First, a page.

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This breed derives its name from an island north
of Japan, known as the Prefecture of Akita. The
Akita, dating back some 300 years, descends from
the Spitz family of
dogs. It was originally used as a hunting dog,
tracking black bears, wild boar and deer. So admired
were they, that only the Japanese royalty and
nobility were permitted to own them. Later on,
the Akita also served as a police and guard dog,
and finally as highly-esteemed house pet and family
protector. The breed's popularity increased in
the United States after WWII when servicemen returning
from Japan brought the Akitas home with them.
This breed requires daily, vigorous outdoor activity
The height for an Akita is 26" (66cm) for
dogs, 24" (61cm) for bitches.
The weight for an Akita is between 75 - 110 lbs
(33.5 - 49.1 kg)
The all-season, all-weather coat of the Akita
is a double one: the profuse undercoat is soft,
dense and short. The outer guard coat is harsher,
medium-length and straight. Coat may be of any
color, but generally range from black to brindle
to pinto to white. A once-weekly, thorough brushing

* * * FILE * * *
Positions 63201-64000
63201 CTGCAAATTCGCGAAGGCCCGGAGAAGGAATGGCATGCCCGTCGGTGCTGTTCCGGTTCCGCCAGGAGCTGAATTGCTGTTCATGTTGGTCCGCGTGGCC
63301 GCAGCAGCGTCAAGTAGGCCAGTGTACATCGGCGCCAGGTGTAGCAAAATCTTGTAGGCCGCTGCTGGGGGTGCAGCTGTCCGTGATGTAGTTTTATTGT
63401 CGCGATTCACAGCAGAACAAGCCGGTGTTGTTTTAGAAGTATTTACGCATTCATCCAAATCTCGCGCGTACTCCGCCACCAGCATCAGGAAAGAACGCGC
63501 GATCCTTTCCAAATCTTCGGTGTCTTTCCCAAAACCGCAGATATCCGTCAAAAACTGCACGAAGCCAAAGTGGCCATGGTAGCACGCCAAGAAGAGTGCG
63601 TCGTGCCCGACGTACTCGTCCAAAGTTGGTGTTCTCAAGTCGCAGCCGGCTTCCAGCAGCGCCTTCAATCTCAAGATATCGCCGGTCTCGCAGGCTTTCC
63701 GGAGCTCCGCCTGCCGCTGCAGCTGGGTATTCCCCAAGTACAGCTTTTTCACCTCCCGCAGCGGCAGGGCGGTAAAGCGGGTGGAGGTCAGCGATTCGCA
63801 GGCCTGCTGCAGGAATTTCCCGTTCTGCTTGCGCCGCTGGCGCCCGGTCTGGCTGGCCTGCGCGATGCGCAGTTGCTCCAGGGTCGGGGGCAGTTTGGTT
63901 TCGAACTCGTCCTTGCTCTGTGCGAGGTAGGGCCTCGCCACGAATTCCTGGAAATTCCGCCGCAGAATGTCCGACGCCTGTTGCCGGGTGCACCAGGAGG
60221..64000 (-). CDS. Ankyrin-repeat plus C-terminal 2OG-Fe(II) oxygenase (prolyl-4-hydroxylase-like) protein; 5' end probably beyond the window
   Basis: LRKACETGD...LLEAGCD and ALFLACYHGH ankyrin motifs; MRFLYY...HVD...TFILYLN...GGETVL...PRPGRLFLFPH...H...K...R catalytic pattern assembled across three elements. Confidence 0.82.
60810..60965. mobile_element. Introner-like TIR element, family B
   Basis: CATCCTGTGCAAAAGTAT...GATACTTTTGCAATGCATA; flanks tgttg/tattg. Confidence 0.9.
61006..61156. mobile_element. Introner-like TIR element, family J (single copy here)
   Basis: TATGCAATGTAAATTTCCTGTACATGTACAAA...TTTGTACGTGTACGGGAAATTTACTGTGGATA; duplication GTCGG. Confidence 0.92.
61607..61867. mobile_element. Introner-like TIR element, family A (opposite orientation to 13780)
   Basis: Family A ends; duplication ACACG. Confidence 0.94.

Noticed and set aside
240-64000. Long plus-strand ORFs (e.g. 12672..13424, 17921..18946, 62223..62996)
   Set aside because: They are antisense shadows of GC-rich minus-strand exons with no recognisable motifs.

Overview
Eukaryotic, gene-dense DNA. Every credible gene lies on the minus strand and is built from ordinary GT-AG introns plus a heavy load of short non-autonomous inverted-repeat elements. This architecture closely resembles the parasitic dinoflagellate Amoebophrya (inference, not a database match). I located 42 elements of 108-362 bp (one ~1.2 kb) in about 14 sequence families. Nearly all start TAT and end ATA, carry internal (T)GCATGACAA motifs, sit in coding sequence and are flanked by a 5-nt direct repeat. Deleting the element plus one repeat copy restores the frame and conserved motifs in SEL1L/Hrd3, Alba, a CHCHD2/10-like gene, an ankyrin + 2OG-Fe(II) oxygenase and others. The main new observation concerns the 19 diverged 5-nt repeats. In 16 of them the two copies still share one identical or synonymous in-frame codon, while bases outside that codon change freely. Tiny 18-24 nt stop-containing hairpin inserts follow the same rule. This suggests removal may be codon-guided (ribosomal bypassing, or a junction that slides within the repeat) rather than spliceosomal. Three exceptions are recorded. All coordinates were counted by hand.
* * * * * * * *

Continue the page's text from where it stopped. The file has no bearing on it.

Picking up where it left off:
is all that is required for grooming.
The Akita's character has several admired qualities:
he is alert, courageous, and friendly with people,
although occasionally agressive with other dogs.
Early obedience and wide socialization is required
to be assured that your dog will be well behaved
with children and other dogs.
The Akita, because of its deep chest, is
one of the breeds at risk for gastric torsion
(bloat). Special Interest: By 1931, Japanese officials
recognized the importance of the Akita as a national
treasure. The Ministry of Education instituted
policies which would assure the breed's future
and proudly declared the breed a national monument.
AKC: Group 3 - Working Dogs
CKC: Group 3 - Working Dogs
KC: Non-Sporting - Utility Group
FCI: Group 5
ANKC: Group 6 - Utility